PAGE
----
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Transferability of Economic Evaluations Across Jurisdictions

Transferability of Economic Evaluations Across Jurisdictions: ISPOR Good Research Practices Task Force Report

The citation for this report is:
Drummond, M, Barbieri, M, Cook, J, et al.  Transferability of Economic Evaluations Across Jurisdictions: ISPOR Good Research Practices Task Force Report. Value in Health 2009;12:4:409-418.

Translations:
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Task Force Chair:
Michael Drummond PhD, ISPOR 2006-2007 President and Professor of Health Economics, Centre for Health Economics, University of York, York, UK

Leadership Group:
Marco Barbieri MSc, Research Associate, i3 Innovus, Uxbridge, Middlesex, UK
John Cook PhD, Director, Merck & Co. Inc., North Wales, PA, USA
Henry Glick PhD, Health Economist, University of Pennsylvania, Philadelphia, PA, USA
Joanna Lis PhD, MSc, Health Economics Manager, Sanofi-Aventis Group Poland, Warsaw, Poland
Farzana Malik PhD, Mphil, BA, Global Pricing & Health Economics Manager, Merck Serono International SA, Geneva, Switzerland
Shelby Reed PhD, RPh, Assistant Research Professor, Duke Clinical Research Institute, Durham, NC, USA
Frans Rutten PhD, MSc, Professor of Health Economics & Medical Technology Assessment, Erasmus University Medical Centre, Rotterdam, The Netherlands
Mark Sculpher PhD, Professor of Health Economics, Centre for Health Economics, University of York, York, UK
Hans Severens PhD, Professor of MTA, University Maastricht, Maastricht, The Netherlands

Background:
Several factors, varying from location to location, are thought to limit the transferability (generalizability) of economic (i.e. resource, cost and utility) data. These include differences in relative prices, practice patterns, availability of health care resources and community values of health states.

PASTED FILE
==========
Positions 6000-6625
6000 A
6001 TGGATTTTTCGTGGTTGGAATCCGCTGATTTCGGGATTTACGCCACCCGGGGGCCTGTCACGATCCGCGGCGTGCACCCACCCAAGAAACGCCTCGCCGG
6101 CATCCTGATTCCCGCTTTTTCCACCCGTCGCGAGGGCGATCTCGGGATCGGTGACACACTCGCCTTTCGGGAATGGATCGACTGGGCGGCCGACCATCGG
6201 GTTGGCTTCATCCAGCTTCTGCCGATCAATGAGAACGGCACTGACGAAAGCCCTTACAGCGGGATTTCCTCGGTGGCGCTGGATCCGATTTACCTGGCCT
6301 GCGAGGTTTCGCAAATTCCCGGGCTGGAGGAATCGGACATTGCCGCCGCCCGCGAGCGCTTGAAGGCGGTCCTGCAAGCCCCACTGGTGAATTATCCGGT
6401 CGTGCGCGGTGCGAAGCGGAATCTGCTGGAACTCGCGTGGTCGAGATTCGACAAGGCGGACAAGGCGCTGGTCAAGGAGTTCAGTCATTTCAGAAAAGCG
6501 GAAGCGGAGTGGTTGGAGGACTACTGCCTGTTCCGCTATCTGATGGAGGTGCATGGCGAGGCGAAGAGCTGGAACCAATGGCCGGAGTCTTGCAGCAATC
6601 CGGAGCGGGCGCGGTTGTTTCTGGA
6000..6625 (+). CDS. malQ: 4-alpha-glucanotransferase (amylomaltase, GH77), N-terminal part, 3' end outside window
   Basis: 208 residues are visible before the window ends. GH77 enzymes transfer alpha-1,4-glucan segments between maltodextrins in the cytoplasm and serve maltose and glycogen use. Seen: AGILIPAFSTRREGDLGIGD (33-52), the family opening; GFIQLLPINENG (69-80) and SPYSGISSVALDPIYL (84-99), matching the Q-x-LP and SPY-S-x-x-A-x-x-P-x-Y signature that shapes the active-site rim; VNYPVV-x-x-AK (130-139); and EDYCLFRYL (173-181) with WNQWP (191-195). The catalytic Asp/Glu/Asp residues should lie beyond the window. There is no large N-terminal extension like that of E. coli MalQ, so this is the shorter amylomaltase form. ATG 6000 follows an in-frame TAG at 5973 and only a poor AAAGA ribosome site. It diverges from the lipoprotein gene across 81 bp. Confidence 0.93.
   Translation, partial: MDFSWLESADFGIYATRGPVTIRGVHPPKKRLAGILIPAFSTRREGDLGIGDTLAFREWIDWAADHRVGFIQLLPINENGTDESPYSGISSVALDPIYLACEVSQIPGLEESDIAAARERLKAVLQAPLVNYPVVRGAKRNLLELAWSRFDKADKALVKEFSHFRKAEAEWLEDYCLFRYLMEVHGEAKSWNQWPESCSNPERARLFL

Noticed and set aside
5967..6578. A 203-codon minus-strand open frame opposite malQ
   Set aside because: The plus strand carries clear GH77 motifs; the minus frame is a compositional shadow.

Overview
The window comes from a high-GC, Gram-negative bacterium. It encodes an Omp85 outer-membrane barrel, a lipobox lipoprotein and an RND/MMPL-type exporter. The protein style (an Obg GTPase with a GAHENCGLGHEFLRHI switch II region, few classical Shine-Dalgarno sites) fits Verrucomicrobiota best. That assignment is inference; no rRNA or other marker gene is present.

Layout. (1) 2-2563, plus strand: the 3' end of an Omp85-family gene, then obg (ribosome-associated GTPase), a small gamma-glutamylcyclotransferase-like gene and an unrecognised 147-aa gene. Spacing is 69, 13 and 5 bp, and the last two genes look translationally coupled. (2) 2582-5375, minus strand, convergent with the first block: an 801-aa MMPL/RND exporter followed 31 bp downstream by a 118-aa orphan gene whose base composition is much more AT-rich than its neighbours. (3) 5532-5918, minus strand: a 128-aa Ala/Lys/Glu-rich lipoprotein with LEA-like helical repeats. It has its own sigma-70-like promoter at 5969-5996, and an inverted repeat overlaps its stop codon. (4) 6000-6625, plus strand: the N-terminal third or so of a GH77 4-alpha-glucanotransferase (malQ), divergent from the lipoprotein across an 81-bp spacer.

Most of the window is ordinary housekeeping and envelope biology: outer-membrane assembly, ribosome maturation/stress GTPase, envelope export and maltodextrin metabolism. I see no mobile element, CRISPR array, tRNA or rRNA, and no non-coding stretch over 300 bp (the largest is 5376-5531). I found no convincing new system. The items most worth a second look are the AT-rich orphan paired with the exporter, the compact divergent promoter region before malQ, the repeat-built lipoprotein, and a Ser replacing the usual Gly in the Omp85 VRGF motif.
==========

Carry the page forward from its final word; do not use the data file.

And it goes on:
A recent review of economic evaluations conducted in Western Europe (Barbieri et al. Value in Health 2005; 8(1): 10-23) showed that, whilst there were differences in cost-effectiveness results across countries, the importance of these differences for decision-making was far from clear.

The existing guidelines for economic evaluation (both formal and voluntary) take differing positions on the relevance and/or admissibility of data from outside the country of interest. If the guidelines for accepting data are too flexible, decisions could be based on misleading estimates of cost-effectiveness. On the other hand, if the guidelines are too restrictive this could lead to unnecessary duplication of research.

Therefore, the main questions are:

  • Which elements of economic data vary most from setting to setting?
  • Given the known variability, what would be reasonable guidelines for accepting (or not accepting) data from outside the country of interest?

This topic fits within the general theme of the use of pharmacoeconomic-health economic information by decision-makers. In the recent Task Force report on this topic, the relevance (or lack of relevance) of data to local circumstances was one of the issues most frequently raised by decision-makers.

Final Draft Report:
The Task Force presented their final draft report including responses to member comments at ISPOR's 13th Annual International Meeting in Toronto. This session focused on economic data transferability issues including defining key variable economic data, guidelines for acceptance of data from outside a country while considering existing national guidelines, and directions for future research. The task force's presentation entitled "Good Practices on Economic Data Transferability: Relaxing the Border Controls on Pharmacoeconomic Studies" can be viewed at www.ispor.org/meetings/toronto0508/Economic_Data_Transferability_Forum.pdf


ISPOR Good Practices For Outcomes Research Index